Airman Colin Everette Dooley is a member of the United States Air Force Honor Guard as a Body Bearer. He participates in Air Force funerals by carrying the remains of deceased servicemen, their dependents, or national leaders to their final resting places at Arlington Cemetery.
Dooley is a 2019 graduate of William Byrd High School in Vinton. He joined the United States Air Force on December 15, 2020. He flew to Lackland Air Force Base in San Antonio, Texas, for Boot Camp training and then to Honor Guard Tech School in Washington, D. C. He is currently stationed at Joint Air Base Anacostia-Bolling in Washington, D. C.
His parents are Chuck and Marlene Dooley of Vinton; his grandparents are Alfred and Rose Dooley, Jeanette Dooley and the late Charles Dooley also of Vinton.
According to the USAF Honor Guard, Body Bearers personify perfection. Their standards of flawlessness are set out of necessity to honor the fallen heroes they bear. They train constantly to maintain the precision they are known for.
All Body Bearers memorize a Body Bearer’s Creed, which states in part that every movement must be crisp, precise, and well-rehearsed for they are a team that acts as one. Regardless of the weight of the casket or the distance of the carry, the casket must remain level. Their expressions must appear to be effortless. They are part of the last memory a family has of their loved one.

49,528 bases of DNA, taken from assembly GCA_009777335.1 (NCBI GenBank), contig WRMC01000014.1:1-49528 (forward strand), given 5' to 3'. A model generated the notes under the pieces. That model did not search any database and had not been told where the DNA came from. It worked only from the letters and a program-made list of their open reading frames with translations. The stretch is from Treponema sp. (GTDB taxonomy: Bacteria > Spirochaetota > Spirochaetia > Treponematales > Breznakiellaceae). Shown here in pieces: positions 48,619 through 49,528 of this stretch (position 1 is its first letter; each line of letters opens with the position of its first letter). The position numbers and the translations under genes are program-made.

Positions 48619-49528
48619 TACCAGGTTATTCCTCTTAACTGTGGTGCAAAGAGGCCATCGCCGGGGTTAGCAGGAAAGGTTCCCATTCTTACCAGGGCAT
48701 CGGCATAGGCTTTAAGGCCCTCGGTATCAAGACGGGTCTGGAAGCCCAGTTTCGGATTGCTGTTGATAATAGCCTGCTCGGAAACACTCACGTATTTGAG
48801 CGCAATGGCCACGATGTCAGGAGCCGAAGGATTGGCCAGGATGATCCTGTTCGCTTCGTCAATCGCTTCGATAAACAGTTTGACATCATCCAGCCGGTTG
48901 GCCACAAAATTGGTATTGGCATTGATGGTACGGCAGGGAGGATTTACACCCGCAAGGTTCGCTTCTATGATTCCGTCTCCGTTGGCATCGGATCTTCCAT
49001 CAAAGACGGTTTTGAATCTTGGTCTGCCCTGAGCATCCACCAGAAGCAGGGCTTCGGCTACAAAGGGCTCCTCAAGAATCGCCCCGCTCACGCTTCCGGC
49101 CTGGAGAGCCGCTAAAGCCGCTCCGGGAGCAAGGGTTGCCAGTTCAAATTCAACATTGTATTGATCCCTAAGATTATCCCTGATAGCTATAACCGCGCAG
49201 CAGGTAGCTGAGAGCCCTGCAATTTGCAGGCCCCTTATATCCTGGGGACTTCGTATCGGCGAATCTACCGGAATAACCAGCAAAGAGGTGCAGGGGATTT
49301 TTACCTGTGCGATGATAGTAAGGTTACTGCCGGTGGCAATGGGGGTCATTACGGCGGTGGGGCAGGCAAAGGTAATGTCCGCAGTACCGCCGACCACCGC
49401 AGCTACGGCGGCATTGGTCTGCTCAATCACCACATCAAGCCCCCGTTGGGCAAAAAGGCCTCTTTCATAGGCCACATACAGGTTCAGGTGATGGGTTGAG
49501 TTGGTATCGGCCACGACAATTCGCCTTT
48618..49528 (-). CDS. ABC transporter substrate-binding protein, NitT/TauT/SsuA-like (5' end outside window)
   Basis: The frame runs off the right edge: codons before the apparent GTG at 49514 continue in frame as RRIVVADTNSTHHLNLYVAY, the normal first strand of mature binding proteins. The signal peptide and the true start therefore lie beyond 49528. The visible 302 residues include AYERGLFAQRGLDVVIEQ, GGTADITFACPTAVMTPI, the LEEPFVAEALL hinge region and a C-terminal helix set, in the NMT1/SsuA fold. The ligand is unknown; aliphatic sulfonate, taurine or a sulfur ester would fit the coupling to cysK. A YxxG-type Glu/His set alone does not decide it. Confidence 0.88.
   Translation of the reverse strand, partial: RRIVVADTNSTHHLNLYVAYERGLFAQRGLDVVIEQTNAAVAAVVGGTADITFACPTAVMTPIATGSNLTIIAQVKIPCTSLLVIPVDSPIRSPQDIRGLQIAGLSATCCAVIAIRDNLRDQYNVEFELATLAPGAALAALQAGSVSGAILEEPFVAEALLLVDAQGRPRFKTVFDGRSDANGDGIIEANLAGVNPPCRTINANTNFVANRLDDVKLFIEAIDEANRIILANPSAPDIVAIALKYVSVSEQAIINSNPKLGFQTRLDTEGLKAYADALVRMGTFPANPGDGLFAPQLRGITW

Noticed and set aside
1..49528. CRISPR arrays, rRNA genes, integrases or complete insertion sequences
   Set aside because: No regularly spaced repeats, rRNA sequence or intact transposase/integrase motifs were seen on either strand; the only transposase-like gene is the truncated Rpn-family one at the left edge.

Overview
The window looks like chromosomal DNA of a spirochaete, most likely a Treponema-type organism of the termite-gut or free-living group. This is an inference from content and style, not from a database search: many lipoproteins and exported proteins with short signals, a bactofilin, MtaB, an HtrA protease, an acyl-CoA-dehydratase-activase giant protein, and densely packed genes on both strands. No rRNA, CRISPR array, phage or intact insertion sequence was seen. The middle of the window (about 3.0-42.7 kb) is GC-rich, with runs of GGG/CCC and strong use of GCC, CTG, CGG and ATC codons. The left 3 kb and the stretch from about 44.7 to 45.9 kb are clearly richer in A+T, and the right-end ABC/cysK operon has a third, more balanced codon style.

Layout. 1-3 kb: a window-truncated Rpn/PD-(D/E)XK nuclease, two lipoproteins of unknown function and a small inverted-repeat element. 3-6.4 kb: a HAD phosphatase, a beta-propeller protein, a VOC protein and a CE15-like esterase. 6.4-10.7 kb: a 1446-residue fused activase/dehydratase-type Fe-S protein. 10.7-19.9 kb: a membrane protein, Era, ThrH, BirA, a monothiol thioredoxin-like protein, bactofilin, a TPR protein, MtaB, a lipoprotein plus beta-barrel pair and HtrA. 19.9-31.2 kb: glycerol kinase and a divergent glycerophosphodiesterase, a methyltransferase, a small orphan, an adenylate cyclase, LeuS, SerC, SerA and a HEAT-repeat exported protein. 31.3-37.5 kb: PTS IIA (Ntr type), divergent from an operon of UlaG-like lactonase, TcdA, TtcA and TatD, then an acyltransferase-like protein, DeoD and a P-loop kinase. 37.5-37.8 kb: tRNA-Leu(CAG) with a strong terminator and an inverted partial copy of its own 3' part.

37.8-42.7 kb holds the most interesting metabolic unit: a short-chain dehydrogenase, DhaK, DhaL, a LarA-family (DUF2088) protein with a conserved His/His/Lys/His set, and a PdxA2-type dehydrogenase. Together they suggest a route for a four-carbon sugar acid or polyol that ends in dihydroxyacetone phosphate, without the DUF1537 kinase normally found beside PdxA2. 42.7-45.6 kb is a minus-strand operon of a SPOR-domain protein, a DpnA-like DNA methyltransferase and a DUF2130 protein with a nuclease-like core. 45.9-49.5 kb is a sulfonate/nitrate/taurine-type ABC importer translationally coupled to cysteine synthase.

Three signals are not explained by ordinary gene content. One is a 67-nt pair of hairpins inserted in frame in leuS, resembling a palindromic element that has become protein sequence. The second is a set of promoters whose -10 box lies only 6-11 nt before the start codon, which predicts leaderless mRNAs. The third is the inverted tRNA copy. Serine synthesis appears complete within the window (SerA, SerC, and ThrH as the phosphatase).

From standing motionless for hours in frigid weather to carrying caskets that can be up to 900 pounds over uneven ground and around large headstones, there are many obstacles.
Body Bearers are expected to be proactive, not reactive, and to prepare for any unexpected circumstances that might arise.
They begin by removing the casket from the caisson used to transport the deceased to the gravesite. The caskets generally weigh from 450 to 600 pounds, but there are exceptions, when some have been known to exceed 900 pounds. They then carry the fallen to the gravesite while keeping the casket perfectly level and without showing any visible signs of strain as military bearing must be maintained at all times.
The length of the carry can easily exceed 60 yards. Once the gravesite is reached, their duties continue by holding the flag taut and level at rigid attention until the service is complete. Next, the flag is folded and presented to the next of kin.
As difficult as body bearing is physically, the job is also very emotionally challenging. They’re bearing a fellow service member, one of their own.
Not only do they bear heroes– they are heroes in their own right.